Inside Suna

The 1930s-era space across from Eastern Market used to be an apartment and office for the Acqua al 2 crew. They remodeled, but kept the original brick and beams. Photograph by Dakota Fine.

Chef Johnny Spero (left) and general manager Sean Alves (right) take a break from finalizing details in the hours before the restaurant opens. Photograph by Dakota Fine.

The word “suna” is Latvian for “moss,” a nod to both the cooking—“fine dining, inspired by nature,” per the menu—and Spero’s Latvian grandmother. You only get one menu, with two ways to dine: four courses (left) with a few choices, or eight (right). Photograph by Dakota Fine.

Suna is reservations only, and diners who opt for the eight-course menu put themselves in the hands of the chef. Photograph by Dakota Fine.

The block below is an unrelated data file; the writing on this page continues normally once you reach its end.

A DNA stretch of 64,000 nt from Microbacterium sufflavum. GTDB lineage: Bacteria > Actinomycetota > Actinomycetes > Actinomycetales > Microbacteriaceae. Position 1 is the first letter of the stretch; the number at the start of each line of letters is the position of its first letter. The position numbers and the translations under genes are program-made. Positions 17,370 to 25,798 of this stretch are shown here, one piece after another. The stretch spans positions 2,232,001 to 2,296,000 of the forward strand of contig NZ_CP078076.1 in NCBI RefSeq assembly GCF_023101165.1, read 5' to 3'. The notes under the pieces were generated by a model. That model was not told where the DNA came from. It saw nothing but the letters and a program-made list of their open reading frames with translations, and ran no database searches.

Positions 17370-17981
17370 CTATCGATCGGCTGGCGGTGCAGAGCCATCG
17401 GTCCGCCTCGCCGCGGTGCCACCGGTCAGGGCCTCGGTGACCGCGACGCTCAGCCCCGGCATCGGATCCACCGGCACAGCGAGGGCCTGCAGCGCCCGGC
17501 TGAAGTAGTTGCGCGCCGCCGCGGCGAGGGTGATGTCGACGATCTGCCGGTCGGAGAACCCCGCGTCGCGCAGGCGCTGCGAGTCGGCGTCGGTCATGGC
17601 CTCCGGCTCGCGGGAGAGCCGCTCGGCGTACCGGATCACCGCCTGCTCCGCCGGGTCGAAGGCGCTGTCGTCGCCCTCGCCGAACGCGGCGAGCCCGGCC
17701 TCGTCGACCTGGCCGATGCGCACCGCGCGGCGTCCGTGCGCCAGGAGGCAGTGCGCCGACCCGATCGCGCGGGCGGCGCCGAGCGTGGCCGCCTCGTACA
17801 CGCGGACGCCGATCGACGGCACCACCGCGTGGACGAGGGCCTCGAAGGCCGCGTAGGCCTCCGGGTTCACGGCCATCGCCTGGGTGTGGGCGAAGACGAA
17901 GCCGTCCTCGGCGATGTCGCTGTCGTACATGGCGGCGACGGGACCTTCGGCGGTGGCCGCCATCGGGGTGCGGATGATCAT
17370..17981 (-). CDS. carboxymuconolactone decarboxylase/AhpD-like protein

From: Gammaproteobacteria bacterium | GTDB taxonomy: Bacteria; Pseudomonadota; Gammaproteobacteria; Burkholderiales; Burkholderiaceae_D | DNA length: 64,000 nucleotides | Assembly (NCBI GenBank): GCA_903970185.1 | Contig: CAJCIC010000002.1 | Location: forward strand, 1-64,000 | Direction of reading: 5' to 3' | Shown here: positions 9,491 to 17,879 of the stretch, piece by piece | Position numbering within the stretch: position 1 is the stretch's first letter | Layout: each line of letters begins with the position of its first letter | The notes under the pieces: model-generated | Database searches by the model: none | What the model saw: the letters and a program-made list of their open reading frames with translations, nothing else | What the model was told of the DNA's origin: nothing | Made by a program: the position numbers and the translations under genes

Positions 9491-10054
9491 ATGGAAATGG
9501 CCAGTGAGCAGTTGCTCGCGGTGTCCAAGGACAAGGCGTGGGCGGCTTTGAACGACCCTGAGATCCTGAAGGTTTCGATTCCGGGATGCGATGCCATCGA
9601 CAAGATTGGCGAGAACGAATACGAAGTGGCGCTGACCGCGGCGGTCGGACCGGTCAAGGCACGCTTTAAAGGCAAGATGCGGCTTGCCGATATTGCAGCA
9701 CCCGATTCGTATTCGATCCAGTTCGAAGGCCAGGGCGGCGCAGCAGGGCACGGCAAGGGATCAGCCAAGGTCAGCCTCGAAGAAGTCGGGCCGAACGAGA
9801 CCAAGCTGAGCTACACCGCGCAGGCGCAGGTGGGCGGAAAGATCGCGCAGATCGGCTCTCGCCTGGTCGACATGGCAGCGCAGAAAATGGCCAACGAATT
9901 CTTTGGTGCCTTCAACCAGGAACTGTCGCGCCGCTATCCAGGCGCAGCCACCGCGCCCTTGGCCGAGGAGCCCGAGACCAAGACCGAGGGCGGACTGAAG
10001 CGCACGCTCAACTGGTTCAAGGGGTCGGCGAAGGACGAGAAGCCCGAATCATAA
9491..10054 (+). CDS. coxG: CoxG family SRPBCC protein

Storage is limited in the small space. A wall of dry goods across from the open kitchen houses a variety of spices, grains, and powders. Photograph by Dakota Fine.

The interior is a mix of rustic and industrial. Bathrooms have heavy sliding doors that latch shut, with European-style pull-chain toilets. Photograph by Dakota Fine.

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